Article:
Cavernous River and Walls Set
L is back tonight with a great review of a great environment for all you
gamers - give us the lowdown, L!
Dwarven Forge is a small company run by a New York artist named Stefan Pokorny. They produce a line of modular terrain for 25-30mm miniatures, in a variety of styles: stone dungeon, cavern, even sci-fi. The pieces are sculpted in resin and then
hand painted, and they do a fantastic job. For the most part, everything is sold in large "sets" that allow you to build a small environment -- adding more sets allows you to make bigger stuff. There are some pieces sold individually, as well, if you just want a particular piece for your collection.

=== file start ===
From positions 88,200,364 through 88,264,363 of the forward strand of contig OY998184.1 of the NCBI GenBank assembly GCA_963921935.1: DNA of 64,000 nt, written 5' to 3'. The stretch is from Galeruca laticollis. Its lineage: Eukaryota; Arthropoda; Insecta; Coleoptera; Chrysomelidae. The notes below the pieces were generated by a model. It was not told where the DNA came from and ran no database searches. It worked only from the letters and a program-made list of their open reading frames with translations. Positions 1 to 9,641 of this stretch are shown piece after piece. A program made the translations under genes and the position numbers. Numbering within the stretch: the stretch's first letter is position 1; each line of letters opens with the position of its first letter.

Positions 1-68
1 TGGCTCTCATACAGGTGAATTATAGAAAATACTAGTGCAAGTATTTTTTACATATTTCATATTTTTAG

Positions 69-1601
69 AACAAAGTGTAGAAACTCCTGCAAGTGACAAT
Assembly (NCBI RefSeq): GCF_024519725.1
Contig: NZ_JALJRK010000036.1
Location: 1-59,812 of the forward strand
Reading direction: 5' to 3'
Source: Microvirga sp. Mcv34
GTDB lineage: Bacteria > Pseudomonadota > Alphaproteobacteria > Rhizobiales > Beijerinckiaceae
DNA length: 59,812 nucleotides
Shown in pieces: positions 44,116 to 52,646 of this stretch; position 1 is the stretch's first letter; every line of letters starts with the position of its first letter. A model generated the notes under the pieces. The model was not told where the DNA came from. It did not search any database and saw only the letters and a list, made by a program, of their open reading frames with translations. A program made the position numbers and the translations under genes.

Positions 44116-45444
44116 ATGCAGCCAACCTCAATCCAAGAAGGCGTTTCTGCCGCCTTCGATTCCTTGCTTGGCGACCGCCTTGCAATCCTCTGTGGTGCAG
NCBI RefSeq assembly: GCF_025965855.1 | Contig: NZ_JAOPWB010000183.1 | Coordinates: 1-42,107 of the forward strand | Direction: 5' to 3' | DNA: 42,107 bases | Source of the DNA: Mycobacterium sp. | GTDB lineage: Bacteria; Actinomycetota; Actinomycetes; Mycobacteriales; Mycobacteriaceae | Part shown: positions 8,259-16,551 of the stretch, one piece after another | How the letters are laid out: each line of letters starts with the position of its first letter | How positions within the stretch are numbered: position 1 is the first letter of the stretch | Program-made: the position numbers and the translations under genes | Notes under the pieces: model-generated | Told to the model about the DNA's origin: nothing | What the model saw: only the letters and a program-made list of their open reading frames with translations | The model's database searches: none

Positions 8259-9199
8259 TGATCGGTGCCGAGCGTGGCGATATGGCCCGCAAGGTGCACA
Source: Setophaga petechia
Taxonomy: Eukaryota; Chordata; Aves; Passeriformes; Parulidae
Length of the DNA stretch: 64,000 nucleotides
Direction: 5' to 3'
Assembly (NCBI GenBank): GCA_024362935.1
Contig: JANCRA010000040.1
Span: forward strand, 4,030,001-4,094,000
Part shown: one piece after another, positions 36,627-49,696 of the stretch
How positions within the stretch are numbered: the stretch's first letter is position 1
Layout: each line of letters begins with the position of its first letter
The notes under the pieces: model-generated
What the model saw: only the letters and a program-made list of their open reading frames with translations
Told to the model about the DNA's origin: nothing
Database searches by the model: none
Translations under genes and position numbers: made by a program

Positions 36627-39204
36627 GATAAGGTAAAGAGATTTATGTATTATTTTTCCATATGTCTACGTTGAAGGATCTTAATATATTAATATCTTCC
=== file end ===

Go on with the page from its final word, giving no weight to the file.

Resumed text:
All the pieces are done in the same modular design, so all the sets can be used together; combining wall elements, floor elements, and so forth, you can make almost any environment you imagine. There are limits, of course: for maximum ease of use (so nothing is blocked), the walls are only a few inches high and there are no ceilings, and as all the pieces are designed on a basic grid, the amount of "fine tuning" you can do is somewhat finite. Still, a glance through the gallery on
their website, or even better through the Cool Photos section of their forums, gives you a small hint of the infinitely varied setups possible.
Now, why is this kinda thing being discussed on a site dedicated to action figures and toys? A few reasons.